The Push: A Novel
In this jaw-dropping psychological thriller we witness the laceration of motherhood.
The story begins and ends in a "book-ended" way, with the opening scene mirroring the last. The young mother, Blythe, an ambitious wannabe author married to Fox, a successful architect, soon realizes that her response to raising their baby daughter, Violet, is extreme. In sharp contrast, Fox is a doting father, patient with his wife's reluctant, sometimes bitter, emotions toward young Violet. He's intent on trying to fill in, as best as he can, for both parents' love for their child. But is Fox reinforcing the dysfunctional family dynamics between Blythe and Violet? Is he truly oblivious to the little girl's behavior or gaslighting his wife?
The Push is structured in the voice of Blythe, offering an unexpected, very brave, and brutally honest view of motherhood that is deeply disturbing. The beauty, pain, and disappointments stemming from the demands of motherhood are a shock as well as a surprise for most new mothers. The experiences of childbirth, nursing, rejection by the baby are often only whispered in real life by young mothers. But in The Push, the main character's struggle with motherhood has, most likely, never been revealed with such brutal, raw honesty anywhere else.
The Push pushes many boundaries: of what is an acceptable view of motherhood, romanticized at times as an oxytocin bliss, but always as instinctual and primal. In this thriller, it is the psychological loss of one's own identity separate from the all-dependent baby that consumes Blythe. What if she can't bond with her own baby? What kind of raw, frightening, self-destructive days lie ahead with a baby she wants to forget? Blythe's unflinching awareness that she is not a good mother—that she doesn't know how to be a good mother—is unforgettable.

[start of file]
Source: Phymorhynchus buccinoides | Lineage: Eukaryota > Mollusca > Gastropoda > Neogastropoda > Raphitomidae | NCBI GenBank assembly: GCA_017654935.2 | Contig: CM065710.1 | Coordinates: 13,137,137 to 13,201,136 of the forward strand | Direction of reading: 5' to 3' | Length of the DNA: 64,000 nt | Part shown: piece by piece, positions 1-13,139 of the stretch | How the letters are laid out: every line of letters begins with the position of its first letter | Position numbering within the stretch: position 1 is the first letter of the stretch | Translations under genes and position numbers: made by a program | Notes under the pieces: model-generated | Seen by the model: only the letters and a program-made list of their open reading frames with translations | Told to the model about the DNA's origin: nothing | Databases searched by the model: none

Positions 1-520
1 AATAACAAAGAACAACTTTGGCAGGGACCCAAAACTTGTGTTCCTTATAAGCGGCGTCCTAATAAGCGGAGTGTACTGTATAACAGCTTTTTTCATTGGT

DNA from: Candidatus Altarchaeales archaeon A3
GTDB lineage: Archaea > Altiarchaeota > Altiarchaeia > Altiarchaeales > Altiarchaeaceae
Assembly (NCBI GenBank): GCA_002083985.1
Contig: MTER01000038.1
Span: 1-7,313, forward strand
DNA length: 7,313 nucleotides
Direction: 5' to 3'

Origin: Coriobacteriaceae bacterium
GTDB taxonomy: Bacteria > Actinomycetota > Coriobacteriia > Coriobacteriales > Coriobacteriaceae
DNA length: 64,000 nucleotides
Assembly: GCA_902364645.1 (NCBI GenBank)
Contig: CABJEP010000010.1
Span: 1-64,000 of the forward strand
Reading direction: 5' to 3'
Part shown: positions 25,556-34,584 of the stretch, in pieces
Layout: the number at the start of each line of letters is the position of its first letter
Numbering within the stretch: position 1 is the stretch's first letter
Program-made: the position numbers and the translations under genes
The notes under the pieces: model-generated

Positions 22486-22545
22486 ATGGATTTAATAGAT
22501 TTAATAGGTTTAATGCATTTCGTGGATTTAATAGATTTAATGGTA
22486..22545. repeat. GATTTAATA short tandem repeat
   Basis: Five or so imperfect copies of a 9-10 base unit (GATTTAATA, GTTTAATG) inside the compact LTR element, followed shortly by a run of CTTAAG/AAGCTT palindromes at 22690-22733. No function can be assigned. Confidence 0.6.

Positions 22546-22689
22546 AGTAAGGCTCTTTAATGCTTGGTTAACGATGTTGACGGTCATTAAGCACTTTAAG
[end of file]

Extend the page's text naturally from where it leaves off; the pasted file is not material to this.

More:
"I was far beyond the place where shame could exist."
The lack of affection and love between mother and child is echoed over three generations: Blythe and Violet, Violet and her mother Cecilia, and Cecilia and her mother (Blythe's grandmother). All are on the edge of madness. The three backstories, meticulously and skillfully interwoven, are described in excruciating, sometimes painful detail: These three generations of failed mothers have unhealed wounds trapping them on psychologically toxic flypaper: The more these women struggle, the more tightly they are bound. Can Blythe break the vicious cycle?
Blythe's belief in the allure and charm of motherhood becomes increasingly pulverized, almost paranoiac. There is no nursing of her bruises and moving on. The Push is a deeply astute analysis of the myths behind motherhood, of the aftermath of the trauma inflicted because of those beliefs, and the fragility of truth for the most vulnerable and unprotected.
"A mother's heart breaks a million ways in her lifetime." Life delivers unwanted realities with sometimes tragic consequences with no atlas or map to guide us. The Push is such a story.